Newspapers Examine Advertisements Addressing Referendum on Employer-Sponsored Health Coverage Law
Two newspapers recently published analyses of television and radio advertisements addressing Proposition 72, a referendum on the Nov. 2 statewide ballot under which state residents can vote "yes" to uphold or "no" to repeal SB 2, a state law that will require some employers to provide health insurance to their employees or pay into a state fund to provide such coverage. Under SB 2, employers with 200 or more employees will be required to provide health insurance to workers and their dependents by 2006 or pay into the state fund. Employers with 50 to 199 employees will have to provide health insurance only to workers by 2007.
Companies with fewer than 20 workers will not have to comply with the law, and the law also will exempt employers with 20 to 49 workers unless the state provides them with tax credits to offset the cost of health coverage (California Healthline, 9/28).
The San Francisco Chronicle analyzed an advertisement by the No on Prop. 72 campaign -- backed by the California Chamber of Commerce and the California Restaurant Association -- that has aired for one week throughout the state and depicts a restaurant owner who says her business is threatened by SB 2. According to the Chronicle, the woman in the ad is an actor, not a business owner.
The Chronicle reports that business owners "may or may not have to pay more" under SB 2 and that "health plans themselves would not be 'government-run' but rather the state would offer a variety of health care plans through private companies, much the same way employers do."
A second ad by the Yes on Prop. 72 campaign, which is backed by the California Medical Association and the Service Employees International Union, features a doctor discussing the referendum and is "designed to counter the argument that Prop. 72 would create a government-run health care system," according to the Chronicle. "While the health care would not be provided by the government, it would be bought through a government system," according to the Chronicle (Gledhill, San Francisco Chronicle, 10/5).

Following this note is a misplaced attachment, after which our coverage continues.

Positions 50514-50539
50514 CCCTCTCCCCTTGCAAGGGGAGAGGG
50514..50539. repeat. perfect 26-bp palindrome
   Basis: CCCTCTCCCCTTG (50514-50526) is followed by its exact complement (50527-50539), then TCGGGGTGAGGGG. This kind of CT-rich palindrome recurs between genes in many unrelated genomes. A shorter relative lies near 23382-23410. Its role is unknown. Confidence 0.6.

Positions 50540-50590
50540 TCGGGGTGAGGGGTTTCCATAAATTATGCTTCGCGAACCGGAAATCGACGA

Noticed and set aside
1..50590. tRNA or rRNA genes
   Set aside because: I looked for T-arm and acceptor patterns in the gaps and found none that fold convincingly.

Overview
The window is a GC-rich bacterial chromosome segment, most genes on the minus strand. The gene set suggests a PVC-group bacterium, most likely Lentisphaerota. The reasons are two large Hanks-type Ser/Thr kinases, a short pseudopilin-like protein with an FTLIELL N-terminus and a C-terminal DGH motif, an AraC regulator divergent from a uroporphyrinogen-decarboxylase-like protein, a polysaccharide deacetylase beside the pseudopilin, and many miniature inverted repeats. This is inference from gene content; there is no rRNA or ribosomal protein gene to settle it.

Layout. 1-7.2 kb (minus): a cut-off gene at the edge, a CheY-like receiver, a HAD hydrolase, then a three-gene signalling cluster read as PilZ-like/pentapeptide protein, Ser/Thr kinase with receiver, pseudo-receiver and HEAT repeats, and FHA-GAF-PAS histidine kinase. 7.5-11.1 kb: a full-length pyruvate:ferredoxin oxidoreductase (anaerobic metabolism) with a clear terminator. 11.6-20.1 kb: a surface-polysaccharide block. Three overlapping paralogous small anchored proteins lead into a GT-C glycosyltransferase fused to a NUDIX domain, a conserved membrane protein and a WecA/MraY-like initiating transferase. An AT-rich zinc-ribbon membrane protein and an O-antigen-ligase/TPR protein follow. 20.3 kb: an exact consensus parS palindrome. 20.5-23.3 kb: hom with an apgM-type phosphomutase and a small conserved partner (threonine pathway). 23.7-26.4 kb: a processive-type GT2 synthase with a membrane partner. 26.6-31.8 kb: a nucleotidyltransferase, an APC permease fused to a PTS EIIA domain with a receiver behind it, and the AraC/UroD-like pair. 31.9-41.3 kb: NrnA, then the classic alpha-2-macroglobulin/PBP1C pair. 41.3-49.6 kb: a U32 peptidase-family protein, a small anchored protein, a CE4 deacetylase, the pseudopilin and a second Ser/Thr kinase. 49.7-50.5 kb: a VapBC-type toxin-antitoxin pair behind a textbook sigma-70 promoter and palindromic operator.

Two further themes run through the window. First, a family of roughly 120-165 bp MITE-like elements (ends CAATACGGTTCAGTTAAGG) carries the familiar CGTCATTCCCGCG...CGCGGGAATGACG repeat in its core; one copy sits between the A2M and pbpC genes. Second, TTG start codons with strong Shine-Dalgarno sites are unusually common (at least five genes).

According to the AP/San Jose Mercury News, the use of an actual doctor "gives proponents an authority figure with impressive credentials to rebut the opponents' characterization." The ad "also enables the proposition's supporters to point out" that CMA, the California Nurses Association and the Consumer Federation of California support the campaign -- "which are likely to have more sway with voters than the fast-food chains and department stores." The AP/Mercury News analysis includes a transcript of the Yes on Prop. 72 ad (Lawrence, AP/San Jose Mercury News, 10/4).
Additional information on Proposition 72 is available online.